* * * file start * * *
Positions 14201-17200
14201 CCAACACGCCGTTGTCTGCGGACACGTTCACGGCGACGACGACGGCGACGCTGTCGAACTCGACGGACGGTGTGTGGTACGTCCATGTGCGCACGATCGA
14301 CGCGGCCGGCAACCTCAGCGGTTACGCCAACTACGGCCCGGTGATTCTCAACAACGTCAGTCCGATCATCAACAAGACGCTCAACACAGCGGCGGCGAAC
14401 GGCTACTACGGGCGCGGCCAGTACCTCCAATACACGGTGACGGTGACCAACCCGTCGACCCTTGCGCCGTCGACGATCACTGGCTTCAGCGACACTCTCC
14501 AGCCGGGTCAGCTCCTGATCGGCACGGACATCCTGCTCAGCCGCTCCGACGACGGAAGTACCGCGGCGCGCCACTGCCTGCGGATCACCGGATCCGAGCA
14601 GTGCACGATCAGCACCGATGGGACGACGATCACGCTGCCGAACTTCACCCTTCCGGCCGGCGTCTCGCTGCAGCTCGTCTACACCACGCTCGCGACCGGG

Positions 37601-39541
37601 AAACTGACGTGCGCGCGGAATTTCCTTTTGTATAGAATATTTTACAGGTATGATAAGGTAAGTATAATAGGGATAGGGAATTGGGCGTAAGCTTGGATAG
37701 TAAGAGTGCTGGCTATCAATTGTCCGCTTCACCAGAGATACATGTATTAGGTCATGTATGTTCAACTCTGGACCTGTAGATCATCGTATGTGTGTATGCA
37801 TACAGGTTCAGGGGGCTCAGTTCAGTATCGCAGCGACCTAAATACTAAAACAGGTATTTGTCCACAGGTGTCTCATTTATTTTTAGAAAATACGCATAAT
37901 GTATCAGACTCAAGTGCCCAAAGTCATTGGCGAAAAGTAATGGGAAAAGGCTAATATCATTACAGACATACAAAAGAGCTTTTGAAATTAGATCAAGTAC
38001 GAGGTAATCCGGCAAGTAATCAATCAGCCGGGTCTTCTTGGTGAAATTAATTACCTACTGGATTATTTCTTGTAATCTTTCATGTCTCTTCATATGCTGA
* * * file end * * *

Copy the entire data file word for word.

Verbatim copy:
Positions 14201-17200
14201 CCAACACGCCGTTGTCTGCGGACACGTTCACGGCGACGACGACGGCGACGCTGTCGAACTCGACGGACGGTGTGTGGTACGTCCATGTGCGCACGATCGA
14301 CGCGGCCGGCAACCTCAGCGGTTACGCCAACTACGGCCCGGTGATTCTCAACAACGTCAGTCCGATCATCAACAAGACGCTCAACACAGCGGCGGCGAAC
14401 GGCTACTACGGGCGCGGCCAGTACCTCCAATACACGGTGACGGTGACCAACCCGTCGACCCTTGCGCCGTCGACGATCACTGGCTTCAGCGACACTCTCC
14501 AGCCGGGTCAGCTCCTGATCGGCACGGACATCCTGCTCAGCCGCTCCGACGACGGAAGTACCGCGGCGCGCCACTGCCTGCGGATCACCGGATCCGAGCA
14601 GTGCACGATCAGCACCGATGGGACGACGATCACGCTGCCGAACTTCACCCTTCCGGCCGGCGTCTCGCTGCAGCTCGTCTACACCACGCTCGCGACCGGG

Positions 37601-39541
37601 AAACTGACGTGCGCGCGGAATTTCCTTTTGTATAGAATATTTTACAGGTATGATAAGGTAAGTATAATAGGGATAGGGAATTGGGCGTAAGCTTGGATAG
37701 TAAGAGTGCTGGCTATCAATTGTCCGCTTCACCAGAGATACATGTATTAGGTCATGTATGTTCAACTCTGGACCTGTAGATCATCGTATGTGTGTATGCA
37801 TACAGGTTCAGGGGGCTCAGTTCAGTATCGCAGCGACCTAAATACTAAAACAGGTATTTGTCCACAGGTGTCTCATTTATTTTTAGAAAATACGCATAAT
37901 GTATCAGACTCAAGTGCCCAAAGTCATTGGCGAAAAGTAATGGGAAAAGGCTAATATCATTACAGACATACAAAAGAGCTTTTGAAATTAGATCAAGTAC
38001 GAGGTAATCCGGCAAGTAATCAATCAGCCGGGTCTTCTTGGTGAAATTAATTACCTACTGGATTATTTCTTGTAATCTTTCATGTCTCTTCATATGCTGA